PostPosted: Mon Aug 21, 2006 4:26 am 
Hello to Piano Society Moderators and Fellow Members:

This is my first post to this forum.


On a grand piano, the una corda pedal shifts the keyboard and action slightly to the right, such that the hammers hit only two of three strings in the upper register, and sometimes only one of two strings in the tenor register. Single strings in the bass section are still hit by the hammers, but with a different contact point of the hammers.

This is the noteworthy point: by shifting the contact point of hammer upon the strings, the una corda pedal allows a "softer" portion of the hammer (the felt is less mashed than the portion of the hammer's surface that normally contacts the strings). The overall effect of using the una corda pedal on a grand piano is a pleasingly softer sound with less overtones.

Contrasting the above discussion with an upright piano, the una corda pedal is fairly useless: its use only moves the "rest" position of the hammers closer to the strings -- such that they theoretically have less momentum when they hit the strings. Less momentum, perhaps, but the harder parts of the hammers are still contacting all of the strings.


Cheers,

Joe <jcfeli>


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 Post subject: Una Corda Pedal truly works only on grands.
PostPosted: Mon Aug 21, 2006 4:40 am 
Hello to Piano Society Moderators and Fellow Members:

This is my first post to this forum.


On a grand piano, the una corda pedal shifts the keyboard and action slightly to the right, such that the hammers hit only two of three strings in the upper register, and sometimes only one of two strings in the tenor register. Single strings in the bass section are still hit by the hammers, but with a different contact point of the hammers.

This is the noteworthy point: by shifting the contact point of hammer upon the strings, the una corda pedal allows a "softer" portion of the hammer (the felt is less mashed than the portion of the hammer's surface that normally contacts the strings). The overall effect of using the una corda pedal on a grand piano is a pleasingly softer sound with less overtones.

Contrasting the above discussion with an upright piano, the una corda pedal is fairly useless: its use only moves the "rest" position of the hammers closer to the strings -- such that they theoretically have less momentum when they hit the strings. Less momentum, perhaps, but the harder parts of the hammers are still contacting all of the strings.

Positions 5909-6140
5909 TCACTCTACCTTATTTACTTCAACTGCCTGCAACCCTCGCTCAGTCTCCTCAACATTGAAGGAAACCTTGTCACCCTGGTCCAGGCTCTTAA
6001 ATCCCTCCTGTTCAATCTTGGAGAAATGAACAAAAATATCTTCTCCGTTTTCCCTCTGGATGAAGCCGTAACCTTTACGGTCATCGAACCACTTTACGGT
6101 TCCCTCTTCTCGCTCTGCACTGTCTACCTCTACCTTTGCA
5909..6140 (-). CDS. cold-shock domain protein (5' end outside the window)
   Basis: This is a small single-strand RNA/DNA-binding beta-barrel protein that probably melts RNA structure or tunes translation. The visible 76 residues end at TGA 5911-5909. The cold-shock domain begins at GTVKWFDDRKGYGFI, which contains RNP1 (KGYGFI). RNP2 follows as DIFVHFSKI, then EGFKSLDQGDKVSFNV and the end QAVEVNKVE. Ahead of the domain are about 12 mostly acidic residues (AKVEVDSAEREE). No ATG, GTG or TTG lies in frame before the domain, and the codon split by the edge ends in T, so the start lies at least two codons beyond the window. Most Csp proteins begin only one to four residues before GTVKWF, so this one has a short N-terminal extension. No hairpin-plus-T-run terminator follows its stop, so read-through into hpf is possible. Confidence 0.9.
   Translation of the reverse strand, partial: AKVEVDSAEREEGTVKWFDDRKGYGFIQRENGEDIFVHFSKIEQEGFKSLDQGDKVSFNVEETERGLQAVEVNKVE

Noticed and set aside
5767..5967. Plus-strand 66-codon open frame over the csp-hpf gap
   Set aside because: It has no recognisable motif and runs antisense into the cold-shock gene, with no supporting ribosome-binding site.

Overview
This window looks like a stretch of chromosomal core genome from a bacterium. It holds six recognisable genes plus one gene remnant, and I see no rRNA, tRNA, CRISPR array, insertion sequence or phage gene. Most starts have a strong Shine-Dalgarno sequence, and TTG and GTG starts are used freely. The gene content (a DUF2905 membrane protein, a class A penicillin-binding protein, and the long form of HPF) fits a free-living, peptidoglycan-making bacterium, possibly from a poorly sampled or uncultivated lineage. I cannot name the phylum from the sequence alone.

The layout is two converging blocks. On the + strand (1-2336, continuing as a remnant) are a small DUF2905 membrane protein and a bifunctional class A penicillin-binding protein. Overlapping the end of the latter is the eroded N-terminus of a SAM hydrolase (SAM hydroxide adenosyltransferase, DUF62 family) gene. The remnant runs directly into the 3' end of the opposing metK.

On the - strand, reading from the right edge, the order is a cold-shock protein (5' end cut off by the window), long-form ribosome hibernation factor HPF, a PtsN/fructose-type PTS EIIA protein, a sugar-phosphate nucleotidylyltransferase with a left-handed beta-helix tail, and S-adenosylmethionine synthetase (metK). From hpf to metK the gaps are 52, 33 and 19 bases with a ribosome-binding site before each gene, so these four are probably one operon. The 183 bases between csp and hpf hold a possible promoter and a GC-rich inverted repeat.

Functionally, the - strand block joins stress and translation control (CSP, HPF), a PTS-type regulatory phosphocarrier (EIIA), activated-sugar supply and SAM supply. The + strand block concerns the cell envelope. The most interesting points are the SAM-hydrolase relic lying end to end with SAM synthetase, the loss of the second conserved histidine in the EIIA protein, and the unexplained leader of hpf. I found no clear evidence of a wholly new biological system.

Cheers,

Joe <jcfeli>


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 Post subject:
PostPosted: Mon Aug 21, 2006 6:26 am 
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Also (adding to jcfeli's post), it is a bit dangerous to get used to the una corda pedal at an upright as the action gets easier. I remember that my first piano teacher suggested against using it at all at uprights. Actually, the effect una corda is not correct interpreted at an upright so it is even wrong to use it.

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 Post subject:
PostPosted: Mon Aug 21, 2006 10:59 am 
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So do you Robert, Techneut, jcfeli use the una corda pedal much? I think you all play on grands :?:


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 Post subject: una corda Pedal
PostPosted: Tue Aug 22, 2006 3:04 am 
Posted: Mon Aug 21, 2006 5:59 am    Post subject:
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So do you Robert, Techneut, jcfeli use the una corda pedal much? I think you all play on grands




I happen to enjoy the tone of a good grand piano using the una corda pedal when I am accompanying a singer -- usually in legato passages intended mp or softer. When I am accompanying a choral ensemble, I often use the una corda pedal during softer passages.

When i am performing classical piano literature in public, in a venue that seats more than 100 people, I more strongly adhere to the composer's explicit instructions regarding its use. Again, however, in the softest legato passages, I use the una corda to shape and contrast the piano's sound.

In direct opposition, I NEVER use the leftmost "soft pedal" on an upright piano.

Cheers,

Joe <jcfeli>


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 Post subject:
PostPosted: Tue Aug 22, 2006 6:34 am 
"This is the noteworthy point: by shifting the contact point of hammer upon the strings, the una corda pedal allows a "softer" portion of the hammer (the felt is less mashed than the portion of the hammer's surface that normally contacts the strings). The overall effect of using the una corda pedal on a grand piano is a pleasingly softer sound with less overtones. "

In my opinion though, on most piano the tone isn't as nice with the una corda...on my teachers Steinway it has a very odd tone. Doesn't it also mean that the hammer only strikes 2 of the 3 strings?